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North Korea Says Its Hypersonic Missile Test Was Successful. Read Now!

North Korea Says Its Hypersonic Missile Test Was Successful

Leader Kim Jong Un supervised a successful launch of a hypersonic missile that he claimed would greatly enhance North Korea’s nuclear “war deterrence,” Pyongyang stated Wednesday.

The announcement from the state-run media comes a day after the US, South Korea, and Japan armies stated they had intercepted a suspected ballistic missile launch from North Korea into the eastern sea.

According to the Korean Central News Agency, a hypersonic glide vehicle was used for Tuesday’s launch, which displayed “glide jump flight” and “corkscrew manoeuvring” after it was released from the rocket booster before reaching a 1,000-kilometer (621-mile) distant sea target. Kim and other senior North Korean officials could be seen in the tiny cabin where the missile with its cone-shaped payload was being launched, which was visible in photos supplied by the agency.

As Kim Jong Un continues to defiantly seek to develop his nuclear weapons capabilities in the face of international sanctions, pandemic-related obstacles and frozen diplomacy with the United States, the launch was North Korea’s second test of its alleged hypersonic missile in a week.

Since last autumn, the North has been increasing its testing activities, showcasing a variety of missiles and delivery methods that appear to be tailored to overwhelm missile defence systems in the area.. An increasing number of experts believe that North Korea’s leader, Kim Jong Un, is seeking to put greater pressure on its enemies, the United States and South Korea, in an effort to secure economic sanctions relief.

Kim’s presence during a missile test was first announced by North Korean official media since March 2020.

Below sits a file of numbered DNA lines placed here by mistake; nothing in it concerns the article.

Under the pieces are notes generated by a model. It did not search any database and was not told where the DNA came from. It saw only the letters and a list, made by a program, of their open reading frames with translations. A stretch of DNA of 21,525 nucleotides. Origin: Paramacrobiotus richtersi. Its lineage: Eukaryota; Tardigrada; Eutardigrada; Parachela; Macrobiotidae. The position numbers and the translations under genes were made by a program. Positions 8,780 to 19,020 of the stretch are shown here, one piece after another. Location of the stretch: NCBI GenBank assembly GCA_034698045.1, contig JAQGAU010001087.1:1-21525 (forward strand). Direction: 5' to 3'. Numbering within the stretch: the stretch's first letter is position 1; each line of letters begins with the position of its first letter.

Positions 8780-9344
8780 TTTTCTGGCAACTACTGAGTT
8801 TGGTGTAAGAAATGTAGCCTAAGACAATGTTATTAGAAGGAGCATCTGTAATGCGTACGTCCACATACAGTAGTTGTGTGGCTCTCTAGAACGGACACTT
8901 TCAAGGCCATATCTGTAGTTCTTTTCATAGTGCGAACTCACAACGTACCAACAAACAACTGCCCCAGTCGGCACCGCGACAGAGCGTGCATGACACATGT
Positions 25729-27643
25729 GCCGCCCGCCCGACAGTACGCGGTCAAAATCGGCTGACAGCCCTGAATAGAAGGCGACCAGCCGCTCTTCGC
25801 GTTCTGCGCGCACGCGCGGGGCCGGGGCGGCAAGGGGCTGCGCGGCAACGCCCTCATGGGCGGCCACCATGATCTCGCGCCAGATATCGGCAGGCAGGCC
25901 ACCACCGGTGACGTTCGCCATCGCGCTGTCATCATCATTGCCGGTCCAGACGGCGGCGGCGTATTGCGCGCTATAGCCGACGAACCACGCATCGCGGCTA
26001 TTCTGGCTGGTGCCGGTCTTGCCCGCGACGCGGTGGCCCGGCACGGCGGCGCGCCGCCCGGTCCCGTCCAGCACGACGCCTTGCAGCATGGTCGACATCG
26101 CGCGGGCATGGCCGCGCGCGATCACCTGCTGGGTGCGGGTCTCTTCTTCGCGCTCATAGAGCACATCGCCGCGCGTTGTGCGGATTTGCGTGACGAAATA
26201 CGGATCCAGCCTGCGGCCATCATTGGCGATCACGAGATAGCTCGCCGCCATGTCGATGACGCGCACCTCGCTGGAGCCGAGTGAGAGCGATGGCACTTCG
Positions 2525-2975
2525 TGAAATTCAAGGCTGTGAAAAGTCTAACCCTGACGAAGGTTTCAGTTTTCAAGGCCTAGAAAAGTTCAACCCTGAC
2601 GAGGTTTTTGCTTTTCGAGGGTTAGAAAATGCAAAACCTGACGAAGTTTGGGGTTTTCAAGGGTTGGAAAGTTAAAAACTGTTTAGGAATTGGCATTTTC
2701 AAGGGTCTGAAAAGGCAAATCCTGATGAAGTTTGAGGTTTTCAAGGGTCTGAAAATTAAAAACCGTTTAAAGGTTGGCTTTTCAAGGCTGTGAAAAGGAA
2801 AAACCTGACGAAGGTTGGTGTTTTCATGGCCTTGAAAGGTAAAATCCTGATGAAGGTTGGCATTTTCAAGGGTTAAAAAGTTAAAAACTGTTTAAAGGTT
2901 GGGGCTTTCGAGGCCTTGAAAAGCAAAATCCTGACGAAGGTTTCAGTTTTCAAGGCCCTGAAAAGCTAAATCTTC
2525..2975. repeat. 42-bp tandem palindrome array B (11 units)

“The most important aspect of the new five-year plan unveiled at the beginning of 2021 to build up the North’s military power,” Kim told his military scientists and officials, according to KCNA, who developed the hypersonic missile system.

By labelling its new missile system “strategic,” the North has implied that it would be used to carry nuclear bombs.

Finally, “the exceptional manoeuvrability of the hypersonic glide vehicle was more starkly confirmed,” KCNA reported. There is a need to increase the country’s “strategic military might both in quality and quantity,” according to Kim. He also pledged to increase the country’s “war deterrent significantly,” according to a report.

Because of their high speed and mobility, hypersonic weapons, which can travel at speeds up to Mach 5, might represent a serious threat to missile defence systems. Last year, Kim Jong-un showed an extensive list of high-tech weaponry, including surveillance satellites, solid fuel long-range missiles, and submarine-launched nuclear warheads.

It will take years, according to experts, before North Korea is able to conduct genuine hypersonic experiments that are both successful and long-range.

As a senior analyst at the Center for a New American Security in Washington put it, “North Korea appears to feel that hypersonic weapons are game changers and give admittance into the nuclear club when the United States, Russia, and China have been racing to create them.”